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Drivers of chemical diversity, niche-partitioning and insect resistance in cultivated and wild species of Coffee

Primary Supervisor: Dr Simon T Segar, HAU

Secondary supervisor: Professor Simon Edwards, Dr Heather Campbell and Dr Joe Roberts

PhD project title: Drivers of chemical diversity, niche-partitioning and insect resistance in cultivated and wild species of Coffee

University of Registration: Harper Adams University

Project outline:

While two species from the genus Coffea (Rubiaceae) are used to produce the vast majority of the World’s coffee beans an additional 122 species are found growing in the wild. Globally the retail value of coffee was US$ 83 billion in 2017. A number of issues threaten this important commodity, not least pests and pathogens such as the coffee berry borer (Hypothenemus hampei) (CBB) and coffee rust (Hemileia vastatrix), CBB being responsible for damage at $US 500 million/year. Changing climates are set to compound these problems across existing commercial genotypes (Jaramillo et al., 2011). Indeed, quantifying the abiotic and biotic niches and variable resistance of domesticated and closely related wild species is an urgent task, as we seek to enhance the resilience of the industry. In addition to being a highly valued stimulant, the purine alkaloid caffeine has a role to play in defence against biotic threats. The tissue of many species also contains a wealth of polyphenolic compounds and other deterrents. The genus is ripe for comparative study across biomes and taxa. We know that wild coffee populations generally have fewer pests and incidences of disease. Why is this? Pests and diseases can also worsen as environmental conditions change. We expect variation in chemical composition to play a central role in explaining these observations.

Hybridisation has also been central to the commercial success of coffee, with Coffea arabica being a natural allotetraploid cross between C. canephora and the wild C. eugenoides. Breeding programmes will benefit greatly from detailed phenotypic and resistance data from multiple populations of wild coffee, while these data would also be central to any investigation into the evolutionary drivers of chemical diversity in the genus. This project therefore requires cross pollination between the traditional disciplines of both ‘applied’ and ‘curiosity driven’ research.

We will relate resistance to CBB and prevalence of other insect pests to i) chemical composition and/or ii) environmental factors (Vega et al., 2019). This project will explore drivers of chemical diversity across habitats (e.g. non-domesticated vs. domesticated, forest vs. savanna) in one domesticated, one semi-domesticated and two wild coffee species in Kenya. There is wide potential student led research, but the underlying expectation is the generation of a comparative data set sensitive to variation across habitats. These data should be used to help define the axes along which pests and/or pathogens exploit their resources. For example, how does within species chemical composition differ among habitats and how does inter-species niche occupancy relate to chemical diversity? Do we see changes following the transition from forest to agro-ecosystems through domestication?This would help us to understand the potential for niche-partitioning and pre-adaptation of wild populations/species to cultivated environments, identify resistance traits and allow us to quantify the role of habitat specialization in shaping chemical diversity. These outcomes would potentially contribute directly to establishing the next generation of cultivated coffee genotypes.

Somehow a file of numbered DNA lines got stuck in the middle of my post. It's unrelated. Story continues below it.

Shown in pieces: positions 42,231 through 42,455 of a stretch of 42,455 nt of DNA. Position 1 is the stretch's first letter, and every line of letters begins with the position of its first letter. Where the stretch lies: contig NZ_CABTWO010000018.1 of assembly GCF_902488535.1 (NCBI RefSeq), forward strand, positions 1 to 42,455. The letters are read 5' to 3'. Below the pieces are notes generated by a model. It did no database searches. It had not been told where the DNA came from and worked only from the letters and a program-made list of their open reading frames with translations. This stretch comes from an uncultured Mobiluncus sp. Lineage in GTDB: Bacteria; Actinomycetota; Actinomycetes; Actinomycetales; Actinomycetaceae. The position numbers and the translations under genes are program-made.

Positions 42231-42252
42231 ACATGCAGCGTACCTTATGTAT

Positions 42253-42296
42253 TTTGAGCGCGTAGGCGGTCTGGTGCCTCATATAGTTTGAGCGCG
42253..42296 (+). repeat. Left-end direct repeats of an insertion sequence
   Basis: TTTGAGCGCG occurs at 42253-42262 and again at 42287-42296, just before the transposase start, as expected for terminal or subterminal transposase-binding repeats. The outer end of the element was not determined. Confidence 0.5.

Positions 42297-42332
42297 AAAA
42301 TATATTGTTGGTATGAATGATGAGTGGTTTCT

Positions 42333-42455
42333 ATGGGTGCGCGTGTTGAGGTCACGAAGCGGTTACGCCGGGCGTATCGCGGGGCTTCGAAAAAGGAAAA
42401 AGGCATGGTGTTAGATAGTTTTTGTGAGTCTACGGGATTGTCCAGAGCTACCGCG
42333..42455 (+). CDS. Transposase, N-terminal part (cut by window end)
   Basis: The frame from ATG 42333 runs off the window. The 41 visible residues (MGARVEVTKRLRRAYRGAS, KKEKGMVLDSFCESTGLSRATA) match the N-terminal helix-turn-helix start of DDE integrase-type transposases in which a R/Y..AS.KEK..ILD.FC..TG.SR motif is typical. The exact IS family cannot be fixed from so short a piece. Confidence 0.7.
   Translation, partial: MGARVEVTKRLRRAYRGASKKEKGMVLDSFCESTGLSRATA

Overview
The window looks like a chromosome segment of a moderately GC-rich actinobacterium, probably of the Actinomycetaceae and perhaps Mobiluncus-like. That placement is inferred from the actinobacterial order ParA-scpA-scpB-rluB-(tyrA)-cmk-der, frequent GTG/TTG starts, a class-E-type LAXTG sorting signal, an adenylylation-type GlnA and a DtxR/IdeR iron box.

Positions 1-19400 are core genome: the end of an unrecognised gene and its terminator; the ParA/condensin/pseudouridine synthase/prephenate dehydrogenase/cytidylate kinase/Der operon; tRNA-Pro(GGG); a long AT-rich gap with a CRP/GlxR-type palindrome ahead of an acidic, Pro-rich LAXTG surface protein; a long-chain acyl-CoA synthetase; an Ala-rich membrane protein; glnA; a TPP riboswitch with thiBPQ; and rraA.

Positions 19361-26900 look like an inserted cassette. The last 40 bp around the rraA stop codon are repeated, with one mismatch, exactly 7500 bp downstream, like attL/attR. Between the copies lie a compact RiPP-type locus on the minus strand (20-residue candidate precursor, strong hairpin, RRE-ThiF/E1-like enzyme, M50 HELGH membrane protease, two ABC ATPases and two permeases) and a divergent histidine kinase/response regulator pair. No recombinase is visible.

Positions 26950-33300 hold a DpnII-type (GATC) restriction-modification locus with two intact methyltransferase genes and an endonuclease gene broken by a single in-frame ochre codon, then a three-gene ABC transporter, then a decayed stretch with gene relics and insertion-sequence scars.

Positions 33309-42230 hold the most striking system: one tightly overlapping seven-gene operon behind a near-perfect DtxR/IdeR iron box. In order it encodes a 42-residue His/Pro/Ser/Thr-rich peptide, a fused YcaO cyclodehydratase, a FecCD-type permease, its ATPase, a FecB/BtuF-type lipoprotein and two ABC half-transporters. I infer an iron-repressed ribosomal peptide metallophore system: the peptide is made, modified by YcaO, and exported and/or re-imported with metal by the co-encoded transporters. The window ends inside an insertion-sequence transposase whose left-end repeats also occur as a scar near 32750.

Field work and resistance trials will be conducted in collaboration with icipe (Kenya) and Kew Gardens (UK) will focus on up to three regions in Kenya to cover the ranges of our focal species C. arabica, C. pseudozanguebariae and C. eugenioides. The new UHPLC-Orbitrap-MS analysis protocol developed by the Natural Chemistry Research Group (University of Turku, Finland) allows the qualitative and quantitative analysis of polyphenols and alkaloids. Molecular laboratory work may seek to explore population structure and diversity of Coffea, using shallow screening (e.g. microsatellites) in the first instance followed by bait capture for a subsample. Insects collections will be curated for morphological and DNA barcode-based identification.

BBSRC Strategic Research Priority: Sustainable Agriculture and Food: Plant and Crop Science

    Techniques that will be undertaken during the project:

    Lab techniques include:

    • DNA/RNA extraction, potentially phylogenomics and/or population genetics.
    • Use of HPLC-MS and GC-MS.

    Field work

    • Organisation and implementation of field collection expeditions across a range of natural habitats.
    • Design and implementation of host preference and resistance trials and rearing of insect herbivores.

    Analytical techniques

    • Statistical analysis of large metabolomic data sets
    • Integration of species distribution models, chemical data sets and insect performance.

    Contact: Dr Simon SegarLink opens in a new window, HAU